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California Catholic Collegiate Choral Festival

As the voices of 120 choral singers reverberated in the Santa Clara Mission church, they created magic—and made history. Singers from four other Catholic universities joined the Santa Clara University Chamber Singers on October 23, 2015 for the inaugural California Catholic Collegiate Choral Festival, or “C4." “It was a wonderful opportunity to create art with talented singers outside the SCU community,” said Pavel Klier ’16, a singer who is a Physics and Biochemistry double-major with a minor in Music.

That is exactly what Director of Choral Activities Dr. Scot Hanna-Weir had in mind when he sought the collaboration of the other schools to launch C4. “Getting to host the four other schools was a treat. It was inspiring to see other students as excited about making choral music as our students. It was also exciting to have that many talented students all together in one ensemble.”

Under the direction of Dr. Edward Maclary, from the University of Maryland, the chamber choirs of Loyola Marymount University, St. Mary's College of California, University of San Diego, University of San Francisco, and Santa Clara University, delivered memorable performances individually and collectively. “Events like this particularly embrace the capacity for collaboration that the arts allow. Students from five different schools were able to come together, not to compete, but to work together to bring beautiful art to performance,” said Hanna-Weir. He set the tone when he approached Dr. Emilie Amrein, a faculty member from USD, while they were both singing in a professional choir recently there. Excited about the prospect of musical collaboration among the Catholic universities in California, they then met with Dr. Julie Ford, director of choirs at Saint Mary's College, and together they outlined the blueprint of the first festival. Santa Clara emerged as a natural host because of its central location and its Mission, whose beauty and acoustic qualities made it the ideal setting for the event. “We want SCU to be known as a place where serious choral music happens, and participating in the broader community of choral music in the state is an important step in that direction,” he said.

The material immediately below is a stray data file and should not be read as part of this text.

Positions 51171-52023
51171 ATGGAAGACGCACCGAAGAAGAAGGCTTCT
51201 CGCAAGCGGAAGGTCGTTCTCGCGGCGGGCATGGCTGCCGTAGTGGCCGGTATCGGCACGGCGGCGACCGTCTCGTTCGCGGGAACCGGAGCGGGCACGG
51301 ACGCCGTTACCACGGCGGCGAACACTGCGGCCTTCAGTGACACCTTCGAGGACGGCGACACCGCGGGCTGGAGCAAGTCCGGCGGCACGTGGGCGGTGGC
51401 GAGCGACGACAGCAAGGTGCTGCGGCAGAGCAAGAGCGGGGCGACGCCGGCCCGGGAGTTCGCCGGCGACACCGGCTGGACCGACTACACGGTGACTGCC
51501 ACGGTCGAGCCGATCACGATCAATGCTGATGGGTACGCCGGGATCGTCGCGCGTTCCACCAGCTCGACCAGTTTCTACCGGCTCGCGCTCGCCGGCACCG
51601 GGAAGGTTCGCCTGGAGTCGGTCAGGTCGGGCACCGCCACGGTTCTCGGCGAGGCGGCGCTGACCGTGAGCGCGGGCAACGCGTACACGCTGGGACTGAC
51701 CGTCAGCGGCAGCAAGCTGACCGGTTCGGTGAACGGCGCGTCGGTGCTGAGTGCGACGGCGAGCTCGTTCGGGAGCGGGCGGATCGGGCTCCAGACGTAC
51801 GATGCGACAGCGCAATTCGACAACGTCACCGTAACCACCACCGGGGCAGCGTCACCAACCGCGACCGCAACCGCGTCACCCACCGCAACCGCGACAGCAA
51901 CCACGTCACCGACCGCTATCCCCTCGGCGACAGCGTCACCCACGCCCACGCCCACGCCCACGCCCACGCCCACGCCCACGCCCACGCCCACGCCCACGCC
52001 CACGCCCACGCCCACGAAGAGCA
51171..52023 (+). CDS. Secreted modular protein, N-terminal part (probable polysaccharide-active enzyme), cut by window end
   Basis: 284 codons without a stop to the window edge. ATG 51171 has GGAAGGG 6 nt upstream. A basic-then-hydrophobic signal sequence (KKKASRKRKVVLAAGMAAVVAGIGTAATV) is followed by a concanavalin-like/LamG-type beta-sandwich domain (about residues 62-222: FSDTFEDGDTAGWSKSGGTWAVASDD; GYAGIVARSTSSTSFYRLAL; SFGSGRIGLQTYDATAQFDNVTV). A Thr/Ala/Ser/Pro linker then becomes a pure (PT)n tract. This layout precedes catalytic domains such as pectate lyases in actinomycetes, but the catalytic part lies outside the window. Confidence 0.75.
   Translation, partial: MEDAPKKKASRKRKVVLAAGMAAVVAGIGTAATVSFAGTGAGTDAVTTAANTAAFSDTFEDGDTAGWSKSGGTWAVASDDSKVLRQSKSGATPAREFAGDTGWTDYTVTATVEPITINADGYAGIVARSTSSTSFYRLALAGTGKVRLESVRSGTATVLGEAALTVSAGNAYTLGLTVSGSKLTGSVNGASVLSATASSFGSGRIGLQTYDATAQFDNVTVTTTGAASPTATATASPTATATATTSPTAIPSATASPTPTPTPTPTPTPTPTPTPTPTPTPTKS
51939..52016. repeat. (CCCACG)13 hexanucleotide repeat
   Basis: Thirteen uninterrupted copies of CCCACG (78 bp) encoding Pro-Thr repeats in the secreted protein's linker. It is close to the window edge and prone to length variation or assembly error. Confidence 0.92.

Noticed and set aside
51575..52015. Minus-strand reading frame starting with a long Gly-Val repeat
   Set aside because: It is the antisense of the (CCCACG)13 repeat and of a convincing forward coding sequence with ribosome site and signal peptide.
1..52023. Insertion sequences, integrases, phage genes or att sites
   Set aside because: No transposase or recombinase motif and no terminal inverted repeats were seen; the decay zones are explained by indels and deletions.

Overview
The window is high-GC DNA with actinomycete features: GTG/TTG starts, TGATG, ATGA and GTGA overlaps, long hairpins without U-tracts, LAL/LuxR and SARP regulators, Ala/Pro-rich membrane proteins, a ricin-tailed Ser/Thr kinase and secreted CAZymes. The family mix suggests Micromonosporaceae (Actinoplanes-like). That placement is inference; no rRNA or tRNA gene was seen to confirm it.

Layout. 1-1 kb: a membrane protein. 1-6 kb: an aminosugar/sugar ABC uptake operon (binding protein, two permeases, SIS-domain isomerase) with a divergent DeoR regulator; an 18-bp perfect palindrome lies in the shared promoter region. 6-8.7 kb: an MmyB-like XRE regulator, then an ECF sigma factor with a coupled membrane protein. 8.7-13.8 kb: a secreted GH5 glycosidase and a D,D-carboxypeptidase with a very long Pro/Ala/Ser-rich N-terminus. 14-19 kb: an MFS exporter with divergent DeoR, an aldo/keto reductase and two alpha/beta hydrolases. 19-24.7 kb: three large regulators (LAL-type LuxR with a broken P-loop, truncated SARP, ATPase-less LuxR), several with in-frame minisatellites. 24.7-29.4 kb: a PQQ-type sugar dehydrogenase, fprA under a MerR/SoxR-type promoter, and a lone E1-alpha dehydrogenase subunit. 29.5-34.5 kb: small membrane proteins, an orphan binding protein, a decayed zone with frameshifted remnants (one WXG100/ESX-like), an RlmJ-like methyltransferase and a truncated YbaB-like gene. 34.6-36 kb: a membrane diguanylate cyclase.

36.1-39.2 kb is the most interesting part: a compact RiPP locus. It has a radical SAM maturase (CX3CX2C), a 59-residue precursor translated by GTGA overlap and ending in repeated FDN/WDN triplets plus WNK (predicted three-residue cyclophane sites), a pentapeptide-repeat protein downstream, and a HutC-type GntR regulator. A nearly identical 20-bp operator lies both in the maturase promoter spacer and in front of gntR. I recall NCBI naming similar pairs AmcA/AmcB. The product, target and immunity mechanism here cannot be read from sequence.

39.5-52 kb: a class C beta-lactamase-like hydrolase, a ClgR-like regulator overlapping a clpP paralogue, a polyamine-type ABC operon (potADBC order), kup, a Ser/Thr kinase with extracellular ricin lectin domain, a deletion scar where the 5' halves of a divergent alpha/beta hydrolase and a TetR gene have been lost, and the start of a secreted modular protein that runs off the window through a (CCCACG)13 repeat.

For Hanna-Weir’s students, the festival was one of their required, outside-of-class performances. About half of the students enrolled in his Chambers Singers class this quarter are Music majors, though many also have a second major.

“As someone heavily involved in the sciences, music is a way for me to connect to a different side of myself, and I think my music education at Santa Clara has really expanded me as a person. Music also exercises certain skills such as collaboration and creativity that are applicable in all fields of life,” said Klier.